JIEDDO BAA 09-02
The Joint Improvised Explosives Device Defeat Organization (JIEDDO) Broad Agency
Announcement (BAA), which is issued under the provisions of paragraph 6.102(d)(2) of the
Federal Acquisition Regulation (FAR), provides the vehicle for the competitive selection of
basic and applied research, and that part of development not related to the development of a
specific system or hardware procurement. Contracts based on responses to this BAA are
considered to be the result of full and open competition and in full compliance with the
provisions of Public Law (PL) 98-369, “The Competition in Contracting Act of 1984.” As the
issuing agency, JIEDDO will not issue paper copies of this announcement. Any proposal
documents or other materials submitted in response to this BAA will not be returned. It is the
policy of JIEDDO and its contracting agencies to treat all proposals as sensitive competitive
information and to disclose their contents only for the purposes of evaluation.
Awards for submissions under this BAA are planned in Fiscal Year 2010. However, funds may
not be available for all BAA requirements; no contract awards will be made until appropriated
funds are available from which payment for contract purposes can be made. JIEDDO reserves
the right to select for award all, some or none of the proposals in response to this BAA. JIEDDO
will not provide funding for direct reimbursement of proposal development costs.
This BAA will remain open for no less than 180 days from the publication date. Proposals may
be submitted at any time during that period. At the conclusion of that period, JIEDDO will either
extend the submission deadline or publish a new BAA.
JIEDDO will use a two-phased proposal selection process for this solicitation to minimize cost
and effort of prospective offerors. Phase 1 will solicit and evaluate proposal quad charts and
white papers. Section IX, below, provides detailed guidance on Phase 1 proposal preparation.
Section X provides information on the Phase 1 evaluation process. Proposals found to have
technical and operational merit during Phase 1 will be selected for Phase 2. Submitters will be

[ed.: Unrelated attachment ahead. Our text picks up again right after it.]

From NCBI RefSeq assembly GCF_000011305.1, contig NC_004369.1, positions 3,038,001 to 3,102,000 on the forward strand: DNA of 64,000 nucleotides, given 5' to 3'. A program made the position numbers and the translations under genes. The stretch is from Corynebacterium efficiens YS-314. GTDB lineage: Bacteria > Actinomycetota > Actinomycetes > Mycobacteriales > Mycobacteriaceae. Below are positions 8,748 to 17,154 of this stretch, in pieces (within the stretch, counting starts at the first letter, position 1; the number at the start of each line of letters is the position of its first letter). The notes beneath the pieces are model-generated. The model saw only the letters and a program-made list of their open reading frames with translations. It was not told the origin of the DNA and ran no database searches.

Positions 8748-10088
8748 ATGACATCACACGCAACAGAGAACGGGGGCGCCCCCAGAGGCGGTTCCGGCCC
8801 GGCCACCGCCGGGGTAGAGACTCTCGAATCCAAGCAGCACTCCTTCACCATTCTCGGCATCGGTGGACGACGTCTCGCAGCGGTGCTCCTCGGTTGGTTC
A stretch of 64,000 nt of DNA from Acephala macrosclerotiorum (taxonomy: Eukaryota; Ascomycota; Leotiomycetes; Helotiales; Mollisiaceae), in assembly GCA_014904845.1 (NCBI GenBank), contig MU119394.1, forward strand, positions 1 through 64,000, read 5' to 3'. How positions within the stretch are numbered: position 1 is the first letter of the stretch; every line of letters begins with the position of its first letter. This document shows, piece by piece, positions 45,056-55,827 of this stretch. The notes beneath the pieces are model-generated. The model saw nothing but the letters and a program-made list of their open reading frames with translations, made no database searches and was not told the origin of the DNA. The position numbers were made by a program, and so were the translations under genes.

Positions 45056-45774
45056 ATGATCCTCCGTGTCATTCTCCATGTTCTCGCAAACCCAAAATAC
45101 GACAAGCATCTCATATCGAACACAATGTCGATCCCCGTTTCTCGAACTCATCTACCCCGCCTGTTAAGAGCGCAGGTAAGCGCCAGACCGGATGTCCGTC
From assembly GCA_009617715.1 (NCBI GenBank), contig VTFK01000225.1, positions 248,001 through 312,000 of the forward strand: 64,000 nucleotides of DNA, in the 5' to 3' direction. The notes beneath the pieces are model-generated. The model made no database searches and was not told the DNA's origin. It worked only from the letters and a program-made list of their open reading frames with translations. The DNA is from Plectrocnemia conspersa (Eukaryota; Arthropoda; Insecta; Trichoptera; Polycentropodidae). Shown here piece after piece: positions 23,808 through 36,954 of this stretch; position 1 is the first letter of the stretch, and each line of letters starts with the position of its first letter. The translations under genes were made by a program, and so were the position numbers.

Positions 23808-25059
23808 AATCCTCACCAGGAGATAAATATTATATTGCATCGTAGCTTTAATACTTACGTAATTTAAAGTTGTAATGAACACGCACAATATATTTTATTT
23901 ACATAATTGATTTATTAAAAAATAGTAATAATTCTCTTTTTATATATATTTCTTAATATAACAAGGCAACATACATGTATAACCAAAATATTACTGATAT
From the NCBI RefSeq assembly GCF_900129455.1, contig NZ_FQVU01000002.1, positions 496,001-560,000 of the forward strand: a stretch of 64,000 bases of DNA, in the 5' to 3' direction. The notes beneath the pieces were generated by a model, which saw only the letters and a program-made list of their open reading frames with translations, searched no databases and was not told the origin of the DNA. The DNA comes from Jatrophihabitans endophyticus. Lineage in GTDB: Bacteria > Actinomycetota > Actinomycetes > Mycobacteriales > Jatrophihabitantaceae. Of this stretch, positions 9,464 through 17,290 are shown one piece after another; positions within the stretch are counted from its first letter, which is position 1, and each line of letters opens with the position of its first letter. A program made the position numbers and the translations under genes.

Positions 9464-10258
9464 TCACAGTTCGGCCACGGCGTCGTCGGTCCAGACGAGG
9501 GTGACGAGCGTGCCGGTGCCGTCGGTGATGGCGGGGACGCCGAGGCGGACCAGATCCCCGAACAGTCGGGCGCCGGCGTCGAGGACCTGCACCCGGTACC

contacted with specific instructions for Phase 2, which will consist of technical meetings as well
as more detailed presentations and submissions to the JIEDDO acquisition management process.
Subsequent to funding approval, full technical proposals may be requested.
HBCU/MI and Small Business Set Aside
The Government encourages nonprofit organizations, educational institutions, small businesses,
small disadvantaged businesses (SDB), historically black colleges and universities (HBCU),
minority institutions (MI), women-owned businesses, and historically underutilized business
(HUB) zone enterprises as well as large businesses and Government agencies to submit
proposals for consideration or to join others in submitting proposals. However, no portion of the
BAA will be set-aside for these special entities because of the impracticality of reserving discrete
or severable areas of research and development in any specific requirement area. The final
determination will be made based on the relevance of the proposal to JIEDDO requirements,
individual technical merits of the proposal, and budget constraints within the mission priorities.
To ensure full consideration in these programs, registration in the BAA Information Delivery
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System (BIDS), described later in this document, requires the appropriate business type selection
as well as accurate up-to-date information.
Limitation of Funds
The Government may incrementally fund contracts awarded from this BAA as provided by FAR